Wangari Maathai is a Kenyan biologist, veterinarian, ecologist, environmental and political activist, founder of the Green Belt Movement First African Woman to win the Nobel Prize. She dedicated her spirit soul and body to fighting deforestation in Kenya and to reverse the climatic effects encountered as a result.
Wangari Maathai created the Green Belt Movement by encouraging women to go to the forest and collect seeds from trees native to them and then create greenhouses, these women received stipends for their cooperation. Later those seeds were used to plant trees in Kenya.
The idea was to promote women’s joint work in planting trees in order to alleviate their own situation and to combat deforestation, drought and erosion. Women were then being given ecological training, they had leadership roles, they ran the nurseries and worked with foresters in planning and implementing water collection and food security projects, hence she took advantage of their positions in advancing emancipation and empowerment of peasant women.
Few years down the line she had succeeded in spreading the Green Belt Movement to the majority of Africa, with thousands of new volunteers and existing volunteers who have planted 47 million native trees in line with the local environment.
Wangari received a Nobel known as the “Tree Woman” and was the first African woman to receive the Nobel also the First woman to obtain a doctorate degree in East and Central Africa. When she received the Nobel, her movement had 3,000 nurseries organized and attended by 35,000 women.
Wangari was also the proposal of the “Billion Tree Campaign”, which was successfully managed by the United Nations Environment Program (UNEP) and later became the Seven Billion Campaign, which the UNEP called a historic challenge: planting a tree for every single soul on the planet.
‘In 2006″, explained the document with which UNEP launched the new campaign in 2008, “we wondered if the goal of one billion trees was too ambitious; it was not. The goal of planting two billion has also been proven insufficient”.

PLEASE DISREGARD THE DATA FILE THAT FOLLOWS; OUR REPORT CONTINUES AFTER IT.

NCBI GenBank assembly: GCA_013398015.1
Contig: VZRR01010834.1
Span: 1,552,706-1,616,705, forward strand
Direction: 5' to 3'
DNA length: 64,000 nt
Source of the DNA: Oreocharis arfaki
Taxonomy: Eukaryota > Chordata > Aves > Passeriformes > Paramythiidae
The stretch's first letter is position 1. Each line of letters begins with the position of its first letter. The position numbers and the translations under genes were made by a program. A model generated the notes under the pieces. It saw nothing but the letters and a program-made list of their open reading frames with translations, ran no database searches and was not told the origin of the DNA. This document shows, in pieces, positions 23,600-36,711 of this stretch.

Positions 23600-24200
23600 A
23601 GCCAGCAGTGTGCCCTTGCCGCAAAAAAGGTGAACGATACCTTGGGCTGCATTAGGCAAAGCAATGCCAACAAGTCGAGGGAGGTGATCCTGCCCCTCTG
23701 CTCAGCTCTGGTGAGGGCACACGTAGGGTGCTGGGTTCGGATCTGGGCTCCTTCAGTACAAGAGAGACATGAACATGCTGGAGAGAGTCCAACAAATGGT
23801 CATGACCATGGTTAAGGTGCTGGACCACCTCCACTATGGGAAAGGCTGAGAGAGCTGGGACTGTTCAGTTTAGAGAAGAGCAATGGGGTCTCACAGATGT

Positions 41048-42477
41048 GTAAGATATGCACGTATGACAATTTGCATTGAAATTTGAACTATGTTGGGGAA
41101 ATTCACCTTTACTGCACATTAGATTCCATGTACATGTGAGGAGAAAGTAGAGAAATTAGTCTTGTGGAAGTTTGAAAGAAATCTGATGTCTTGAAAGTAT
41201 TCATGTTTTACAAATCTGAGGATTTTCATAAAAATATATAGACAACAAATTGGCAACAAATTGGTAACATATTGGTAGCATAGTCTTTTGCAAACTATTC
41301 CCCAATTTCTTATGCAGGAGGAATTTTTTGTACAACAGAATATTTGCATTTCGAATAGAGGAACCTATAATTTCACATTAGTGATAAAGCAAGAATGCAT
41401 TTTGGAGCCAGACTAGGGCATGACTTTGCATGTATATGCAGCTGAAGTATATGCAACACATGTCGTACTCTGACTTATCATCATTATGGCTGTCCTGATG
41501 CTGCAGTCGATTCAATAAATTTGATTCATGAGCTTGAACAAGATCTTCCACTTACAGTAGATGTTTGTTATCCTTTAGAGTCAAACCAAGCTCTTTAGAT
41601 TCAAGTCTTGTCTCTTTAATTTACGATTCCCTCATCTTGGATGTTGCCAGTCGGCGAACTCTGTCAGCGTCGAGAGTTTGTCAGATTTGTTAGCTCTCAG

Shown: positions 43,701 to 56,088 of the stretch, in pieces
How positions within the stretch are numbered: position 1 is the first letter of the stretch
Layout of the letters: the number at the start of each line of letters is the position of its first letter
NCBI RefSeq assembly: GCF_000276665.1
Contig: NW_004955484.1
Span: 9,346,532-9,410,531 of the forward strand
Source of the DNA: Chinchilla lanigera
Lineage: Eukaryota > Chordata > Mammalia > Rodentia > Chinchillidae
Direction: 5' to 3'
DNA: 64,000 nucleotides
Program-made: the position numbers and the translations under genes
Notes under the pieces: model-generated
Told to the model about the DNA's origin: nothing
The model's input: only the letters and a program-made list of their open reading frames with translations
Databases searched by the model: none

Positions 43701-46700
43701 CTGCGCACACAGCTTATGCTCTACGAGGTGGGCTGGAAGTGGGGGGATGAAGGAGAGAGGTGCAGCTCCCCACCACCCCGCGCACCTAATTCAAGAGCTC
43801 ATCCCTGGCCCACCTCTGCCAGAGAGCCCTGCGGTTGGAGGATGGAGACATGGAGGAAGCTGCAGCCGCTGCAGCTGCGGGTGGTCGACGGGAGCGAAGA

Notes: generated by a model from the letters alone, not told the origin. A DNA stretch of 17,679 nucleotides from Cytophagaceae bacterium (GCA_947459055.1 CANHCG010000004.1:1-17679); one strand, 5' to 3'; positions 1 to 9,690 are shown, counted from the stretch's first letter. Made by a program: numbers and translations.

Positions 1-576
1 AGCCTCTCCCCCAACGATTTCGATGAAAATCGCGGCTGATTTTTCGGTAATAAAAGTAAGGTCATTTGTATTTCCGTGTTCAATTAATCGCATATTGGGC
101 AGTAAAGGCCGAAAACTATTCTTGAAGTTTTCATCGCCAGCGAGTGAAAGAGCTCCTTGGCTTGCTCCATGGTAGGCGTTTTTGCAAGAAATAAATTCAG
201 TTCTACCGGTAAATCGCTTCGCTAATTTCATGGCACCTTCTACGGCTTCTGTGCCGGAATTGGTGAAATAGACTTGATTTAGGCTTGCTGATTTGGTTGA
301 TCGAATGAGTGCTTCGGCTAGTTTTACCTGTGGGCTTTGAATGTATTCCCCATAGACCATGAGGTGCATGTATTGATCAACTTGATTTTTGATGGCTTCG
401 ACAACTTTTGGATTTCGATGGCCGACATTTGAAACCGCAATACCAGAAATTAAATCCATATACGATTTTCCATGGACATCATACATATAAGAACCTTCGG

However, Wangari’s contributions weren’t limited to these brilliant initiatives and achievements: as the Oslo Nobel Committee highlighted in awarding her the Nobel Peace Prize in 2004 for “her contributions to sustainable development, democracy and peace”.
Her work has been characterized globally as an approach to sustainable development that “embraces democracy, human rights and in particular women’s rights”.
She was an effective political activist who fought tirelessly for human rights, democracy and against corruption in Kenya which led her repeatedly to prison, but she however received notable successes such as avoiding the construction of an urban complex in Nairobi Central Park.
Also after the establishment of democracy, she was elected a deputy with 98% of votes in 2002 and in 2003 she was appointed Minister of Environment, Natural Resources and Wild Life.
She worked locally and globally and knew how to unite the defence of the environment with the fight against poverty and discrimination against women. WED 2020: Remembering a Genius Ken Saro Wiwa on this day
South African Nobel Prize winner Desmond Tutu summed up her legacy: Maathai was “a true African heroine” (and also universal, we would add) who understood “the indissoluble link between poverty, rights and environmental sustainability”.
Maathai died for having promoted the planting of millions of trees on September 25, 2011, she died of complications from ovarian cancer precisely in the International Year of Forests, slated to promote sustainable forest management.
She commands a well-deserved tribute, and the world should take an example of her political, social and environmental activism in the fight for a culture of peace, the equality of men and women and the achievement of a sustainable future. also read 6 Amazing Female Nigerian Environmental Activist